Type of QualificationWool ClassersAll Jobs AverageAll Jobs Average
    Post Graduate/Graduate Diploma or Graduate Certificate0.0-10.110.1
    Bachelor degree0.7-21.821.8
    Advanced Diploma/Diploma8.6-11.611.6
    Certificate III/IV64.4-21.121.1
    Year 128.6-18.118.1
    Year 114.3-4.84.8
    Year 10 and below13.4-12.512.5

    You can work as a Wool Classer without formal qualifications, however, they may be useful. Training is available through VET (Vocational Education and Training).

    Thinking about study or training?

    Before starting a course, check it will provide you with the skills and qualifications you need.

    • Compare Vocational Education and Training (VET) courses, providers and student outcomes on the My Skills website.
    • You might be interested in Health Industry, Plastics, Rubber & Cablemaking and Property Services VET training pathways on the AAPathways website.

    Or check out related courses on Job Outlook.

    Useful links and resources


    The course listings on this page are provided by Good Education Group.

    Employers look for Other Technicians and Trades Workers who are reliable, work well in a team and have a strong work ethic.

    Filter Skills & Knowledge

    Knowledge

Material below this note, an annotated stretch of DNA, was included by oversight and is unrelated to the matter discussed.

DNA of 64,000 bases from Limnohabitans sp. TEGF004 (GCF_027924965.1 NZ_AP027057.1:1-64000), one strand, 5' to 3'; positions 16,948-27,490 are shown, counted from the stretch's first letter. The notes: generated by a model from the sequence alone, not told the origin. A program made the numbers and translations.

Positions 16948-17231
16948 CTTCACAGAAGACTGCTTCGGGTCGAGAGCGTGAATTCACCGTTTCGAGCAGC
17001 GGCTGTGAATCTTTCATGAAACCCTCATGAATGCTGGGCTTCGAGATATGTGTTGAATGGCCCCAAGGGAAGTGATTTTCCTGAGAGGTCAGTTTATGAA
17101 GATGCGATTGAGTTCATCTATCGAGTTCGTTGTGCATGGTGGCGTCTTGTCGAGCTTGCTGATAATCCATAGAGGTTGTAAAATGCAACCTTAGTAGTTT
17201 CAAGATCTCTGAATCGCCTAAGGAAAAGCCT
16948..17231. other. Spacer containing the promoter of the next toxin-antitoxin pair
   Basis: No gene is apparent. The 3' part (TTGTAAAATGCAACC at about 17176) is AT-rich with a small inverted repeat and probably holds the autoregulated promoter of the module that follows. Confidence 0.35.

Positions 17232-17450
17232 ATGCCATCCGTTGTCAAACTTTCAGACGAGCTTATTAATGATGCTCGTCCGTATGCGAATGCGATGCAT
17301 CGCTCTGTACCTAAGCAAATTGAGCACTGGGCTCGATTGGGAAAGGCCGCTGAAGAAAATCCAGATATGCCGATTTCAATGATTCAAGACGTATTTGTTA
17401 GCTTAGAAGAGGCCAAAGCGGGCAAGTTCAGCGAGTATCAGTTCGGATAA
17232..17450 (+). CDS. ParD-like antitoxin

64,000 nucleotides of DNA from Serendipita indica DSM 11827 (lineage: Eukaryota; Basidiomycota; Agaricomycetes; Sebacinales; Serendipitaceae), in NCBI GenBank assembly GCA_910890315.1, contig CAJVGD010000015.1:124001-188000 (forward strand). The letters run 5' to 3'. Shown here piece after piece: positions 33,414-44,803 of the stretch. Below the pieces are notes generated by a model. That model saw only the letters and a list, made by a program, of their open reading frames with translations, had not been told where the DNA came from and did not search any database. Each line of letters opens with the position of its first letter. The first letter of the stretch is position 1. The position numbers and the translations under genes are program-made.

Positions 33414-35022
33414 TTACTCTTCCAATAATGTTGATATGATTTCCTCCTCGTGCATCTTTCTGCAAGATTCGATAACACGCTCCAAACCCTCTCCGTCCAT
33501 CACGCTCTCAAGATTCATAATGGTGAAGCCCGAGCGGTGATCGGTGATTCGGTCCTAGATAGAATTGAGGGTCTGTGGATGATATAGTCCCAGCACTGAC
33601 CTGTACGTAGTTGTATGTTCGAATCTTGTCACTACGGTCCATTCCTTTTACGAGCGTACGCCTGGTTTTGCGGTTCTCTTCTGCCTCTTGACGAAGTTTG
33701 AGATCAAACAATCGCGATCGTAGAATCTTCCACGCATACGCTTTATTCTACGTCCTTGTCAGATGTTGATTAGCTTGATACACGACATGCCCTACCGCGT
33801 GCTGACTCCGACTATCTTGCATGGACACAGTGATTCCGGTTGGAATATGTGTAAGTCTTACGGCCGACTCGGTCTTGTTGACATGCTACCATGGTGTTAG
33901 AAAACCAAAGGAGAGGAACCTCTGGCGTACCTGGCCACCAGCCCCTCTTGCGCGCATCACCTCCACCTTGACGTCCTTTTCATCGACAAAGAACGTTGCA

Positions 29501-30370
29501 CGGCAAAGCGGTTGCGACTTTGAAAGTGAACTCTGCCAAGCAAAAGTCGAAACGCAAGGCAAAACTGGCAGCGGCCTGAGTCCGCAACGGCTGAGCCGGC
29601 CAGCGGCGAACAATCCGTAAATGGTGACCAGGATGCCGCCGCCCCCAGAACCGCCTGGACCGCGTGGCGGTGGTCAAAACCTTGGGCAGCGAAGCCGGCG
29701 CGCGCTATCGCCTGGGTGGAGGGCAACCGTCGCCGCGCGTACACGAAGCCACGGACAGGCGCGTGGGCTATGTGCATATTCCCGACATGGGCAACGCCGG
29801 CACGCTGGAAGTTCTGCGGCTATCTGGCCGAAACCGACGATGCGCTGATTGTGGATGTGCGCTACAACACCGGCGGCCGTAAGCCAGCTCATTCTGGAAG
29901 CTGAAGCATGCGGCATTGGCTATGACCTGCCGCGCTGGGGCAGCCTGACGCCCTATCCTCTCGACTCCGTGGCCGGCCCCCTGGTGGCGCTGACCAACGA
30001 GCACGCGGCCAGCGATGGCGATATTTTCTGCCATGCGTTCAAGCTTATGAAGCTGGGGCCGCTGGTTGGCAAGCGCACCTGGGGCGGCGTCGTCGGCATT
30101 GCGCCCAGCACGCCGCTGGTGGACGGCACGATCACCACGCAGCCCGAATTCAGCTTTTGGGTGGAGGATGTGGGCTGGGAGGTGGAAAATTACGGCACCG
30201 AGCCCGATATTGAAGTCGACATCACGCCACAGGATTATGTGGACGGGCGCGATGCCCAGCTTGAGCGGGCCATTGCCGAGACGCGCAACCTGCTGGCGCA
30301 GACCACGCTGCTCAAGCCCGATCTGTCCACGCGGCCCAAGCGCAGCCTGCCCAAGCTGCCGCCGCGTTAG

These are important topics, subjects or knowledge areas.

    1. Public safety and security

      37% Skill level

      Use of equipment, rules and ideas to protect people, data, property, and institutions.

    2. Production and processing

      30% Skill level

      Raw materials, production processes, quality control, costs, and ways of making and distributing goods.

    3. English language

      29% Skill level

      English language including the meaning and spelling of words, rules of composition, and grammar.

    4. Food production

      21% Skill level

      Planting, growing, and harvesting food (both plant and animal), including storage and handling.

    5. Administration and management

      19% Skill level

      Business principles involved in strategic planning, leadership, and coordinating people and resources.

    Occupational Information Network
    O*NET is a trademark of the U.S. Department of Labor, Employment and Training Administration.
    The skills and importance ratings on this page are derived from the US Department of Labor O*NET Database Version 21.2, 45-2041.00 - Graders and Sorters, Agricultural Products.

    Learn about the daily activities, and physical and social demands faced by workers. Explore the values and work styles that workers rate as most important.

    Filter Work Environment

    Demands

    The physical and social demands workers face most often are shown below.

    1. Face-to-face discussions

      92% Important

      Talk with people face-to-face.

    2. Physically close to people

      83% Important

      Work physically close to other people.

    3. Spend time standing

      81% Important

      Spend time standing at work.

    4. Making repetitive motions

      79% Important

      Spend time making repetitive motions.

    5. Teamwork

      77% Important

      Work with people in a group or team.

    Occupational Information Network
    O*NET is a trademark of the U.S. Department of Labor, Employment and Training Administration.
    The skills and importance ratings on this page are derived from the US Department of Labor O*NET Database Version 21.2, 45-2041.00 - Graders and Sorters, Agricultural Products.